One of the joys of woodworking is creating something you can actually use in your home. To be productive, a separate creative work space is needed to plan, pursuit, and produce projects. To set up a dream woodworking workshop, there are many factors to consider: Location; space available; storage; lighting; ventilation; electric power requirement; and safety. Use these guidelines and build yourself a perfect workshop.
- Location: Select the location that have a separate entrance and be in a convenient place for the ease of transporting materials into and out of the workshop. It should have an extra-wide door to make getting things in and out easier. Find the place that is off the beaten path so you need not worry about disrupting family activities as you work.
- Space available: You need a space large enough to install your stationary tools such as a table-saw or radial-arm saw, a place for your workbenches, sawhorses, and storage for your portable tools and accessories and still be able to move around safely and comfortably. Consider the size of the materials you will be using such as sheet goods (plywood, fiberboard.) Plan how work will flow through the room as you move from one piece of equipment to the next. Plan your detail to make sure your setup would work before you set it up.
- Power Source: Large workshop should have separate circuits for tools and lights. Install Grounded Faulty Circuit Interrupter (GFCI) receptacles. Have ample convenience plugs to run your power tools.
- Storage: Install a sheet of perforated hardboard (pegboard) to the wall near your workbench to hang tools. Hang the board so it extends 1 to 2 inches out of the wall so the tools can be inserted. Install wall cabinets and shelves for your portable power tools, finishing materials, and small hardware. The most important things is to keep all your tools organized and in their appropriate place so when you need a tool you know where to find it all the time.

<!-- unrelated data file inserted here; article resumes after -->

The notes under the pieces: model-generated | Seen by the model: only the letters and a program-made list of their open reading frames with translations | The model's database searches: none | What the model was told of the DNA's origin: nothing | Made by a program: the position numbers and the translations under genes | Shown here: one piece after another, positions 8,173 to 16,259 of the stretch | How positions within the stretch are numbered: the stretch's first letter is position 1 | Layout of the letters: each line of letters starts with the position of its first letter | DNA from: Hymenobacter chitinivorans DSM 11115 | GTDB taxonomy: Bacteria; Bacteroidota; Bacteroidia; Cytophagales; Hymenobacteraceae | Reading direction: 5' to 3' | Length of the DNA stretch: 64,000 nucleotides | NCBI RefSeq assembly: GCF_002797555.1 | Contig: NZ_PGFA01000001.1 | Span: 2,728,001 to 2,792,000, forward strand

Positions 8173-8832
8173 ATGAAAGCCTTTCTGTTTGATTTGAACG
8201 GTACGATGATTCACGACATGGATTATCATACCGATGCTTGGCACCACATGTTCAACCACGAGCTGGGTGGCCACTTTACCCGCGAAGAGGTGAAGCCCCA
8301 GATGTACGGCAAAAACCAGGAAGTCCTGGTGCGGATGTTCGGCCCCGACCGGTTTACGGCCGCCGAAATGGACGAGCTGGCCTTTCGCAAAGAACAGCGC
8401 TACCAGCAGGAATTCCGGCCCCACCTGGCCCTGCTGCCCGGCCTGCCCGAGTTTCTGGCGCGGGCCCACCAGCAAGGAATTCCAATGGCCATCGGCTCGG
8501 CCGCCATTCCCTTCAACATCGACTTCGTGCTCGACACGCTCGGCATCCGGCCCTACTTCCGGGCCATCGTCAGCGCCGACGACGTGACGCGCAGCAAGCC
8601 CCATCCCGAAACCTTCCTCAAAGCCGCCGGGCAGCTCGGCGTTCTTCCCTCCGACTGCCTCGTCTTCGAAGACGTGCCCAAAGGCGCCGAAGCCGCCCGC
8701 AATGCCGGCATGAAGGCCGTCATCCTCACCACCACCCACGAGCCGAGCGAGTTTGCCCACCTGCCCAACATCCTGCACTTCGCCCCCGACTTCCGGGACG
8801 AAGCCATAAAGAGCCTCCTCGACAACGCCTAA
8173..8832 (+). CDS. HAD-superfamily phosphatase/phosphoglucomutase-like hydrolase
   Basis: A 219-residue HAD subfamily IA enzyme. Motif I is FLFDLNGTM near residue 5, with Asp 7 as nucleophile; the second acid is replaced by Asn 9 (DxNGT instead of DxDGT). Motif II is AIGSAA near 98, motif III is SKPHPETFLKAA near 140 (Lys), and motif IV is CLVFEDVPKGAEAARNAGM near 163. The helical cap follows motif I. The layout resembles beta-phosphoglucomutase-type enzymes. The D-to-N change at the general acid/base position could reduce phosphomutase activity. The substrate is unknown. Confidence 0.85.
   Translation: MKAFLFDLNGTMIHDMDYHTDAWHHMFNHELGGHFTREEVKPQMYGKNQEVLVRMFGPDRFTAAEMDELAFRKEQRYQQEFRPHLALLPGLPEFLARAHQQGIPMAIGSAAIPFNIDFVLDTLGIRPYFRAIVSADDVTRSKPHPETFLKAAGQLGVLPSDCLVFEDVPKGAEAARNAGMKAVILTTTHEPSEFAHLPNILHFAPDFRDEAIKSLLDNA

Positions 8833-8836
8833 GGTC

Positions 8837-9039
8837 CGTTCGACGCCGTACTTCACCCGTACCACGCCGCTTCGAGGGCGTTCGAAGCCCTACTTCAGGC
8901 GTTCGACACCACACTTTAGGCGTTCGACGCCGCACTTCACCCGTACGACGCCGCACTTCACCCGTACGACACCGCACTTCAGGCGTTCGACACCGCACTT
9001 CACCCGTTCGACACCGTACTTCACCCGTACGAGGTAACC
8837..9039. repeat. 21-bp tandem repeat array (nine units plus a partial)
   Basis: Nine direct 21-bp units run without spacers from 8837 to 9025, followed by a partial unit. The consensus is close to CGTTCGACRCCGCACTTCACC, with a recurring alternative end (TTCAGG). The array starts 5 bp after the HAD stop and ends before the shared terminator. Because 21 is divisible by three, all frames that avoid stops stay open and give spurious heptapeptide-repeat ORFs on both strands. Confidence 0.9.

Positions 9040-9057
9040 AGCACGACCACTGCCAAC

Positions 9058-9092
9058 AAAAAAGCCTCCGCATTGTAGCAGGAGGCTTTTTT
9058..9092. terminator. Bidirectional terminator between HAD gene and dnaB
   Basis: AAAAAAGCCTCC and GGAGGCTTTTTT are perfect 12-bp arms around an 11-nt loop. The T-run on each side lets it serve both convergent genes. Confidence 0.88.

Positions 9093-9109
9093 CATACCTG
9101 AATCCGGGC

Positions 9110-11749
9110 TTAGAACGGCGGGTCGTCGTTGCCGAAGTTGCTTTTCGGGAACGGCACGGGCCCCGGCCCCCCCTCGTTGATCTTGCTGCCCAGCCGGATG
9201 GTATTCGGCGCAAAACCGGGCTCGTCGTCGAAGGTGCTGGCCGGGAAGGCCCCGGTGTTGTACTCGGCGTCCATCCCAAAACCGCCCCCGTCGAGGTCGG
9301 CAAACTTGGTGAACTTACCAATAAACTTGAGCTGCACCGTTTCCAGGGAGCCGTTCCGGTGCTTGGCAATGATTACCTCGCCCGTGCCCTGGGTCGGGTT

- Lighting: Your workshop should have excellent lighting from artificial source and natural lighting from windows. Large fluorescent lighting fixture usually works best. It provides more light than incandescent lighting and is less expensive to operate. Add task lighting as needed.
- Ventilation: Chemical hazards include finishing’s and solvent vapors. Sometimes a common household fan is adequate for ventilation requirement in the work area. Install an exhaust fan in a window of the shop that can exchange the air every 4 minutes. The cubic feet area of your shop determines the size of the fan needed (the length X width X height).
- Workbench: Workbench is an activity hub for woodworking workshop. The workbench must be sturdy, strong, flat, and large enough to accommodate your work. To get a personalized proper height workbench, stand straight and rest the palms of your hands on a surface just high enough so that your elbows are slightly bent. Measure this distance from the floor and you will get your proper upper work height for your workbench. For woodworkers who use table-saw and radial-arm saw often, you might want to make your workbench the exact height of your stationary tools. This makes it easy to handle sheets of plywood for cutting and allows you to use the bench as an additional cutting support. A full size workbench typically measures 6 to 8 feet long, 24 to 36 inches deep, and 30 to 42 inches high with drawers or shelves under the work area and two vices at each end of the workbench.
- Dust Containment: Efficient dust containment is a major consideration. Unless you are using only hand tools, most power tools especially power sanders create large amount of easily inhaled air-borne dust. Have a plan for a good dust collection system. Make it as easy as possible to keep your shop clean for health and safety reason. Have garbage containers with wheels so you can remove the trash easily.
You have taken the steps to become a carpenter; you bought essential tools and armed yourself with honey-do lists of home improvement. Now begin with a simple project to ignite your woodworking passion. Caution though, woodworking project inevitably leads to another and you might discover that you have an ingrained artistic talent with wood.